This Washington Post profile, written in 1991 by a reporter who went on to produce a superb, humane Iraq War book, illustrates a point I’ve been trying to make lately about the right way to do journalism. I’ve been putting it like this: “Have the guts to stab a guy in the chest.” This is all tied up in my abiding revulsion over the shoddiness of Michael Hastings’ Rolling Stone piece that brought down General McChrystal. It’s eating away at me to see people I respect cheering a guy who spent four weeks around McChrystal without ever giving the general a chance to confirm, deny, contextualize, or go memorably and ruinously apeshit over the most radioactive stuff that would ultimately appear — courtesy, in some cases, of unnamed sources — in the published article. Thus, my icky mantra of late: Have the guts to stab a guy in the chest.
In this 1991 profile, David Finkel stabbed Larry King in the chest. Finkel discovered that King invented a crowd-pleasing story about driving to another state to settle a bet with future baseball legend Sandy Koufax, King’s (as it turns out, imaginary) childhood buddy. Finkel confronted King. The result is an example of what I’ve meant by saying that confronting a source isn’t just about fairness and precision; it can be about getting your readers a vastly better story.
Here is how Finkel’s story closed. (Note: Larry Zeiger — a name mentioned in this excerpt — was King’s name before he changed it as an adult.)
Once, long ago, two boys lived in Brooklyn. One was popular, the other wasn’t. One was athletic, the other was overweight. One was smart, the other barely graduated from high school. One says the two never really knew each other, certainly never went to New Haven together in a car, and the other, told of this, is now trying to explain why he has spent most of his life saying they did. But he can’t.
"I don’t know," King says.
He becomes indignant. “I would not regard it as significant,” he says of a story that he has been telling for more than 30 years. “I don’t think it has anything to do with my credibility.”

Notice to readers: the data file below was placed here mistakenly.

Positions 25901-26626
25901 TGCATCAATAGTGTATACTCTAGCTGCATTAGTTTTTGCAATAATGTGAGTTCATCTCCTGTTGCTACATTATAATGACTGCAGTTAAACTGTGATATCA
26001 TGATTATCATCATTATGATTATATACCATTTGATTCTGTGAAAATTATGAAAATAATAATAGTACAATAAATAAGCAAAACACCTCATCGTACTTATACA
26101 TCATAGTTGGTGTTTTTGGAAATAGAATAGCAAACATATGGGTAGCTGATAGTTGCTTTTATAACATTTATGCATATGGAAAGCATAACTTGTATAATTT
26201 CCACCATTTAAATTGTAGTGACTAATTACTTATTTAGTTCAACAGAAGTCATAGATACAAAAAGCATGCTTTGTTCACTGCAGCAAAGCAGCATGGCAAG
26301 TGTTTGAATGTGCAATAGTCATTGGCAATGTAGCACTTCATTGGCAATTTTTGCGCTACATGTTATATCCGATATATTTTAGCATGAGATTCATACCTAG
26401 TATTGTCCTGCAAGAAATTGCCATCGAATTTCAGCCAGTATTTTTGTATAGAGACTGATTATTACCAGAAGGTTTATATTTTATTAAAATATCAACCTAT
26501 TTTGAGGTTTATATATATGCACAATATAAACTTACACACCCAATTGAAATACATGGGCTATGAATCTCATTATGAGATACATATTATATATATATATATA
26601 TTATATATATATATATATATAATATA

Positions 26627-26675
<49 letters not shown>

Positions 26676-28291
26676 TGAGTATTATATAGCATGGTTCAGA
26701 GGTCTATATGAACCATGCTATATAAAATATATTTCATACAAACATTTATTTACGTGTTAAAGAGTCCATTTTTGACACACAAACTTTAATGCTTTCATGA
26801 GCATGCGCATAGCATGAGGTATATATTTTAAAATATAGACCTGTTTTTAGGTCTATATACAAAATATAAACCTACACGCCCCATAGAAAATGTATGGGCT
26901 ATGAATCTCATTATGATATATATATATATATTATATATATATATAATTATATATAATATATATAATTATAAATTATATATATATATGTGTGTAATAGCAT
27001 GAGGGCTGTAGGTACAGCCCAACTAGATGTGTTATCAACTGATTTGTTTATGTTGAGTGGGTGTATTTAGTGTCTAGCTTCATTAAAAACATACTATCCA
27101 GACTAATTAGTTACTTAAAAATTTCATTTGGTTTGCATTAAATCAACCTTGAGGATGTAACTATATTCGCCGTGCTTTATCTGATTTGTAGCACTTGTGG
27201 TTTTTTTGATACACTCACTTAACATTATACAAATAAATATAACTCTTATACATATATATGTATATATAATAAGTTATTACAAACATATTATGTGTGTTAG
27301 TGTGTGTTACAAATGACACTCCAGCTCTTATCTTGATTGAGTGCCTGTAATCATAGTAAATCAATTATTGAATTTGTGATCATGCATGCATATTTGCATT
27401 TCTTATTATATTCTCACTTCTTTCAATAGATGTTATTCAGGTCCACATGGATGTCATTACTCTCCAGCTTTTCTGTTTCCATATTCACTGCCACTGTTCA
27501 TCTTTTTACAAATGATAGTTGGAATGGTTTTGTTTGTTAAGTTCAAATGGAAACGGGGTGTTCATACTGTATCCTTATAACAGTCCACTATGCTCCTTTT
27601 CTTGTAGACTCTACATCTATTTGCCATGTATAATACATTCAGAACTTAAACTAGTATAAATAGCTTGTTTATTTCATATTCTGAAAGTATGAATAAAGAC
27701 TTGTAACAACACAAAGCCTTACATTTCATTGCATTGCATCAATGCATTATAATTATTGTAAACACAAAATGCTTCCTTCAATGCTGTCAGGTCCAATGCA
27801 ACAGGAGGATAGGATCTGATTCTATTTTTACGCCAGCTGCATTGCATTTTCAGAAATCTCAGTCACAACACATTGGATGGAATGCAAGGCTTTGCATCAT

He gets defensive. “What makes Sandy’s memory perfect?”
He turns humble. “I’m embarrassed.”
It is nighttime when he says this. He has just finished his TV show. In a few minutes he will begin his radio show, and then he will go home to an apartment with walls of plaques and an empty bed, and when he wakes up he will get his hair done and go to Duke Zeibert’s for matzo and Le Slim Cow. His friends wonder sometimes if King is happy or sad, but here in the studio, where the phone lines have already begun to blink with listeners trying to get through, he says he has never been happier in his life. And, as proof, smiles.
"Who are you?" he is asked.
"That’s a good question," he says. "I am a successful broadcaster. I am a very good interviewer. I’m a funny storyteller. I’m a raconteur. I’m instinctive. I’m impatient. I’m impulsive. The things that work for me on the air sometimes don’t work for me off the air. Now, that answers what I am. Who I am? It’s a question I’ve never asked."
"Then how about Larry Zeiger? Who was he?"
"He was an acne-faced, overweight, Jewish kid whose father died, who was on welfare, whose mother spoiled him. And then, in the course of his life, in his mid-twenties, he became Larry King."
"And who is Larry King?"
"All the things that Larry Zeiger never was."
"So who was telling that story at the temple? Larry Zeiger or Larry King?"
"Probably Larry Zeiger," he says. "Larry King wouldn’t have to exaggerate anything."
Right now, in some parallel universe, there’s a Rolling Stone profile of McChrystal that ends something like Finkel’s King profile. In that parallel universe, Obama probably still fires McChrystal, but I am finishing up my sixth straight post about the superb journalism of Rolling Stone and that gutsy, thorough, scrupulous Michael Hastings.